September 30, 2019

Test Results :: Medium Blue


Effetre Medium Blue is a medium blue colour when used in concentration, but is very pale when used in fine layers. It's a good base colour for silver glass, and it has interesting reactions with silver but is not terribly reactive with other colours.



Medium blue does not change when you reduce it.


Silver goes yellowish on top of Medium Blue, but when you reduce it it goes all blue and cloudy.


My reducing silver glass looks a bit dull on top of Medium Blue, but it also has good delineation. I got a great starting strike from my TerraNova2 frit on top of this colour, so I'll flag this as one of the colours that's nice under striking silver glass.


Medium Blue is not a very reactive colour. I was pleasantly surprised that it didn't react with Ivory.

If you look closely at the bead where I've used Ivory and Opal Yellow on top of Medium Blue, you can see an interesting thinning of the colour around the edges of the stringerwork. I think it might be fun to use this effect in little dot beads, so I know what I'll be doing with the rest of my Medium Blue.

Here are some other beads made with Medium Blue:




September 13, 2019

Test Results :: Oracle742.pst


Oracle742.pst is a very pale pink opaque glass. In certain combination with other colours, and given some extra heat, that pink can darken into a medium mauve colour. This colour is well-behaved for the most part, but can get fizzy and boily when you use it in fine stringers.


This colour does not change when it is reduced.


I got some interesting orange/yellow tones from silver on top of this colour, but that blush of colour faded when I reduced and encased the silver.


The silver glass frit fumed Oracle742.pst a yellowish colour, and I got a reasonably good starting strike from my TerraNova2 frit on top of this colour.


On top of this colour, Tuxedo loses its integrity a little bit and bleeds a bluish halo into the Oracle742.pst.  Opal Yellow, Ivory, and Peace all spread excessively on top of this colour and it is very interesting to note that where you can see flashes of it between Opal Yellow and Ivory dots and lines, the colour of it is a more vivid pink than it is on its own.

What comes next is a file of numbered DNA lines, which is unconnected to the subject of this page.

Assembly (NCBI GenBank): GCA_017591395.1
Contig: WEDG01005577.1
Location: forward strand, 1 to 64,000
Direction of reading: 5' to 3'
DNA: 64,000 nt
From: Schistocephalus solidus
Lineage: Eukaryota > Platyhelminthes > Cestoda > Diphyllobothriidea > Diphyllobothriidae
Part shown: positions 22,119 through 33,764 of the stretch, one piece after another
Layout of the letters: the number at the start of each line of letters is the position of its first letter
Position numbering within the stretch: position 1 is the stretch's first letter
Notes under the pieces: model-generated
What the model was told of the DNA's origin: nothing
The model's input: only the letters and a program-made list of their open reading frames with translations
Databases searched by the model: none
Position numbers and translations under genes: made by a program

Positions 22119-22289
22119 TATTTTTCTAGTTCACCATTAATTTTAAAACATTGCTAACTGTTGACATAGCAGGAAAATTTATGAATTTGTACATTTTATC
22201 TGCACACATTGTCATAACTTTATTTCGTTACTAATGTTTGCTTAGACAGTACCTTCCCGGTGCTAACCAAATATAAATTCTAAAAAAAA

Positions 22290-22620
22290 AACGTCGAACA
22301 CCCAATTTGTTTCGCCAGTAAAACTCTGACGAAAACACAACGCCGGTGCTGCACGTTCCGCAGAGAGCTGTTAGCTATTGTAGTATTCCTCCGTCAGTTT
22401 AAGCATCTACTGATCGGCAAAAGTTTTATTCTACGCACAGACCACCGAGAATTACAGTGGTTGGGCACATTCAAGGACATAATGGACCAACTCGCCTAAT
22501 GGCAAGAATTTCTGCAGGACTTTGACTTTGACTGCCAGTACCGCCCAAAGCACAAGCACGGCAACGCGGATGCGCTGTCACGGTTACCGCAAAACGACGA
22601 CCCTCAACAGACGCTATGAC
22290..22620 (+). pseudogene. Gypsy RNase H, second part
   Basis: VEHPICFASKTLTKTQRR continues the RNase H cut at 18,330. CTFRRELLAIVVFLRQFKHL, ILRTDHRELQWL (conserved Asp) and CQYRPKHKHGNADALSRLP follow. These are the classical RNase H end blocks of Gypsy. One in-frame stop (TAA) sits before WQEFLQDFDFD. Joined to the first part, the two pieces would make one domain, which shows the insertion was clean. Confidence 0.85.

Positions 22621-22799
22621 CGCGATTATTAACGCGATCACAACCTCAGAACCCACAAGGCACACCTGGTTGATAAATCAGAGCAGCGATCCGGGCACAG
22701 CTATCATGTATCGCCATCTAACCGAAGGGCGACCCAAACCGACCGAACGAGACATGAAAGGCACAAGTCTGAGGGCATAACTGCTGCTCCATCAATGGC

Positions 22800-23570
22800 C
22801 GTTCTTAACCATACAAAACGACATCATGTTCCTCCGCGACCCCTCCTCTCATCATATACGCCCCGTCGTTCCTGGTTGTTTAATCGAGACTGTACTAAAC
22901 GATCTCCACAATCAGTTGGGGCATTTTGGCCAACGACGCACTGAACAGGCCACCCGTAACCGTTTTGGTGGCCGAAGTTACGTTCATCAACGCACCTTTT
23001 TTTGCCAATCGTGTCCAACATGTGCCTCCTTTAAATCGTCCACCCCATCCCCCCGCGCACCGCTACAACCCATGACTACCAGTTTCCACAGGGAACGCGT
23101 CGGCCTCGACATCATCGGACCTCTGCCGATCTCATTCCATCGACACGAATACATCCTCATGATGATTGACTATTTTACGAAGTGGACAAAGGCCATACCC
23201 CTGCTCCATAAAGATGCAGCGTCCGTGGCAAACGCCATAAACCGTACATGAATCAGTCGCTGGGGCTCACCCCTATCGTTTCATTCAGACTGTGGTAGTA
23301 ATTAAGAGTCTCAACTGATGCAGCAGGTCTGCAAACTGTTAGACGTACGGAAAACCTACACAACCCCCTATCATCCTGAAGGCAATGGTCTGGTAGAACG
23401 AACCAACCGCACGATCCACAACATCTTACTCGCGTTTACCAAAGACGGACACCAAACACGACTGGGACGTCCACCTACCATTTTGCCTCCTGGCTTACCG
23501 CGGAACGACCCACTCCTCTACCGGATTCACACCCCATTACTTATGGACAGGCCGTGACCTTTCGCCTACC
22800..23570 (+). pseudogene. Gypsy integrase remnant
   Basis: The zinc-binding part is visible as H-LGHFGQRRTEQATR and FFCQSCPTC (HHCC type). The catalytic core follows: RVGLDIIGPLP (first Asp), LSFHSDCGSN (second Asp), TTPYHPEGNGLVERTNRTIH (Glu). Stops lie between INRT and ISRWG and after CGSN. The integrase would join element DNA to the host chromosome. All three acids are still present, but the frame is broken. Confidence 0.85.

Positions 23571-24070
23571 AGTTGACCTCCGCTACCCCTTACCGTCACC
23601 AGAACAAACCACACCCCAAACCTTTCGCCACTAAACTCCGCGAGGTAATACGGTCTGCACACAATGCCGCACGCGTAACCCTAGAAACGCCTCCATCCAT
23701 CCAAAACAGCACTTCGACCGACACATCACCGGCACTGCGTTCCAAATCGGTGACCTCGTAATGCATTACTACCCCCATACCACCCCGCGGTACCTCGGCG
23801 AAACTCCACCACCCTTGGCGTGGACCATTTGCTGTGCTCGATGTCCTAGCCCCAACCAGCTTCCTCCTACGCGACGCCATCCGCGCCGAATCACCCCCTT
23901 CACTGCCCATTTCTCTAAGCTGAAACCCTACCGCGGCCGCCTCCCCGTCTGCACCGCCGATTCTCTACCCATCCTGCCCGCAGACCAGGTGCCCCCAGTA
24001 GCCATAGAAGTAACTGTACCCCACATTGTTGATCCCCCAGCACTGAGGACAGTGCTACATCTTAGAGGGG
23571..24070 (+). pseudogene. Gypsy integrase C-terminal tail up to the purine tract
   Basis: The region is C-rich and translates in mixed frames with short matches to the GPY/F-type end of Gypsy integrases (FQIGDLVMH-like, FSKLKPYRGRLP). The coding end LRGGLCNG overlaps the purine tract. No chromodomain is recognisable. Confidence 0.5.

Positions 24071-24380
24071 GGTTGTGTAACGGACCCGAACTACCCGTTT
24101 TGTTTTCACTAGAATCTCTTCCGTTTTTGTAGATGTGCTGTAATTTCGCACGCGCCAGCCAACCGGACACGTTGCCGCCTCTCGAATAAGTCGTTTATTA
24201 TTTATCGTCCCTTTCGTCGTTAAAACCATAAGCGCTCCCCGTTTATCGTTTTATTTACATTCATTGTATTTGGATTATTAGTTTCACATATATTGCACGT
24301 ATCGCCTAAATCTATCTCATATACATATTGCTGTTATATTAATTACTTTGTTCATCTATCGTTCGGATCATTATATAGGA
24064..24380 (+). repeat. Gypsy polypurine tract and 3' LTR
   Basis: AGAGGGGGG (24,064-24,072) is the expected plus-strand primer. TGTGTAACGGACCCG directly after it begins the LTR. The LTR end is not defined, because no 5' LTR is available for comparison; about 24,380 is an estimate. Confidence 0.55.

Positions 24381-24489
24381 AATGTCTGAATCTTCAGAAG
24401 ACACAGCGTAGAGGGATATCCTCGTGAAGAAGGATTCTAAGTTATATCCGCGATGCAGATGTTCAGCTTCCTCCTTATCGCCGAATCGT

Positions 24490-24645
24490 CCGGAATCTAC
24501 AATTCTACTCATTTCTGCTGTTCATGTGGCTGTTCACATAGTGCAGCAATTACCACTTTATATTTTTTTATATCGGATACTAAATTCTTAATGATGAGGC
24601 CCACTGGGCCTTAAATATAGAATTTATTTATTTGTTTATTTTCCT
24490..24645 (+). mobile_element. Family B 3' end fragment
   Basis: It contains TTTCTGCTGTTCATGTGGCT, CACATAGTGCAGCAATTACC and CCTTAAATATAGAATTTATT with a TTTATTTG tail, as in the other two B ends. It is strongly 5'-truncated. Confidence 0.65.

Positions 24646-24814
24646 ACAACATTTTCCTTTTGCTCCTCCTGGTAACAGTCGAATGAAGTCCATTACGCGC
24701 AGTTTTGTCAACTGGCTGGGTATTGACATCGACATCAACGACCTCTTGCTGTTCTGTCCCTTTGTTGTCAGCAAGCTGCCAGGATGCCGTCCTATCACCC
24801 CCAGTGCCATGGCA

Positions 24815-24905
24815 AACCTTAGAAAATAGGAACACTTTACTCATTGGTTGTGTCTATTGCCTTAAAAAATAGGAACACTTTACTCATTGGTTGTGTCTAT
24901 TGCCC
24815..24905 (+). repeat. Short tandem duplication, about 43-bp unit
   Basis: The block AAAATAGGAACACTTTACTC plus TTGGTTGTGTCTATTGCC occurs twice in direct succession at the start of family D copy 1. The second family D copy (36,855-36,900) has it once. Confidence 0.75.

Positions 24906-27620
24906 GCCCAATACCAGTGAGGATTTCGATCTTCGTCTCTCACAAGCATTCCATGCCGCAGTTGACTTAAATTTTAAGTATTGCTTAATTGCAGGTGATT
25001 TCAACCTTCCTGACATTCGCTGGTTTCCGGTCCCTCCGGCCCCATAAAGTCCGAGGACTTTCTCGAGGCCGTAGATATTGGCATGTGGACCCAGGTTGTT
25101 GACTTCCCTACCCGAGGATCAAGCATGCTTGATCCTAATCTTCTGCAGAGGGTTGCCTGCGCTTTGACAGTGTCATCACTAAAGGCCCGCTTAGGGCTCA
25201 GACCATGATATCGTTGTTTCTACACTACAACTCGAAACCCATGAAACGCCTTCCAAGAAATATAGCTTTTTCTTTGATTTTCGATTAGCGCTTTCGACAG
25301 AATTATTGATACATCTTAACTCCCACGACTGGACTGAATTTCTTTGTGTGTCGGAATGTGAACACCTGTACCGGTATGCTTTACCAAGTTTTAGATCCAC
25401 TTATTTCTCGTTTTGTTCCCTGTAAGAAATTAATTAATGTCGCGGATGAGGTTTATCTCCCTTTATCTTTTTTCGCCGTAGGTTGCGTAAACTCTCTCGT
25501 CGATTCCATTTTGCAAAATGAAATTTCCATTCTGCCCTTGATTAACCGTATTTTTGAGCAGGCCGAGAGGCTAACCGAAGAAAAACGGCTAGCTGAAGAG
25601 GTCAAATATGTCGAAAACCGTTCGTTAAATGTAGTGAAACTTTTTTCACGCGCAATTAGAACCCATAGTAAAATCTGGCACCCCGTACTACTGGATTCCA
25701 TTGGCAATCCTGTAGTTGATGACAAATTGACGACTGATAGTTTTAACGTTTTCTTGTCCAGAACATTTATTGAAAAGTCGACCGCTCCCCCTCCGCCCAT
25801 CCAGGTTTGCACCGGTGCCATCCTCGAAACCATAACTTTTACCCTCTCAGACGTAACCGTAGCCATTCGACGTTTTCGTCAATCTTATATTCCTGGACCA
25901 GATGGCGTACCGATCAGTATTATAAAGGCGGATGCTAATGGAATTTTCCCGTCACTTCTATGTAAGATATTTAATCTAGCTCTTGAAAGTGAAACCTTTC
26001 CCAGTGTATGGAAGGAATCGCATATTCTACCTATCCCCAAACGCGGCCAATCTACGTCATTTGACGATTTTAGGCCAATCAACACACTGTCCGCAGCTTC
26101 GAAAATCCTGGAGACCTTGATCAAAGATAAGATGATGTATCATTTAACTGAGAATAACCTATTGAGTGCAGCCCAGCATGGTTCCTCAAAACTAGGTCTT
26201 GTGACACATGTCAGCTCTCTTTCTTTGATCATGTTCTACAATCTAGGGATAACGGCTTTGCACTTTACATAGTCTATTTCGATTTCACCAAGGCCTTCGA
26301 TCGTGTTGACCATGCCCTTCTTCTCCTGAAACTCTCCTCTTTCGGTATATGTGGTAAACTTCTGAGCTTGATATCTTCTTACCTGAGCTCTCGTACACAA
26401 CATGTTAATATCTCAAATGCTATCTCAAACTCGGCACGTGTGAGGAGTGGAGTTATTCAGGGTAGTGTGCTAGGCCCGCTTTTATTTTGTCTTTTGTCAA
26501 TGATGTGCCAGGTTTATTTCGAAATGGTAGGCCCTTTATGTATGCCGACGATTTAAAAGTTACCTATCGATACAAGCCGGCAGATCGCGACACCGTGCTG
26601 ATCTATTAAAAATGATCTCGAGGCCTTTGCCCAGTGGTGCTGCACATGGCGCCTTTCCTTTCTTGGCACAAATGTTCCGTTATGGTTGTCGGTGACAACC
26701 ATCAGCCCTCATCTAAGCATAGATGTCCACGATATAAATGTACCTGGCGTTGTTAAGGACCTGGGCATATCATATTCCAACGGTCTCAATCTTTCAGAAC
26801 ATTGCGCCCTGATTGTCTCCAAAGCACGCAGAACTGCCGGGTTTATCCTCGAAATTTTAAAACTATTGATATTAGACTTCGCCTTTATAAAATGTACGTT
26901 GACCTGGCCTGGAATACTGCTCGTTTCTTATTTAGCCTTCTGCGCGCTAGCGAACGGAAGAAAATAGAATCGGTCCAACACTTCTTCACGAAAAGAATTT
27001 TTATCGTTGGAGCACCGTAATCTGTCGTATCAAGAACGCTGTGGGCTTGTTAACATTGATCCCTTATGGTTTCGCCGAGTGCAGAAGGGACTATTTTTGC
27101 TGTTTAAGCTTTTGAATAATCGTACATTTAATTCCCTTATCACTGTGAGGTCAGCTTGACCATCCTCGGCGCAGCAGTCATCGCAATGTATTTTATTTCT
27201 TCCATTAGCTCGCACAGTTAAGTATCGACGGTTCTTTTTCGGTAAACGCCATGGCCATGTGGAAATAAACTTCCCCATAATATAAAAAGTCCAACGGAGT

On top of Ivory and Opal Yellow, this colour separates fairly dramatically into a lighter and darker version of itself. There is also separation in Oracle742.pst on top of both Tuxedo and Copper Green. On Tuxedo, this effect lends it a faint translucency, but the weirdest thing is the bright turquoise that appears around it on top of Copper Green.

Here are some more interesting beads containing Oracle742.pst.


The pale pink lines and dots in this bead are Oracle742.pst, but the little wavy pale pink bands with dark pink centres are also Oracle742.pst. I'm not sure how the colour gets darker, but I suspect it has something to do with reacting with the other things around it.

Interesting side note... I am not able to try this because I don't have any more of this colour but when I added a little Grass Green Opaque to Vetrofond Light Pink, I got a dark purple colour. I wonder what this colour would do with some green added to it?

September 6, 2019

Test Results :: Budgerigar


CiM Budgerigar (CiM477) is the misty opal twin of Ectoplasm, and both colours are a lovely light green.


Budgerigar does not change colour when you reduce it.


You can see blue in the silver leaf where I've melted it into the surface of Budgerigar even before reducing and encasing it. Reducing and encasing silver on top of Budgerigar yeilds a snowy, blue-streaked blanket under the clear layer.


My reducing silver glass frit came out quite pretty on top of Budgerigar, but colour in my TerraNova2 didn't develop quite the way I thought it would after using Ectoplasm. Possibly it just needed a hair more heat to bloom - more experimentation required.


Budgerigar is not very reactive with other colours, although it does separate Copper Green, Ivory, Opal Yellow, and Peace.

Here are some other beads made with Budgerigar: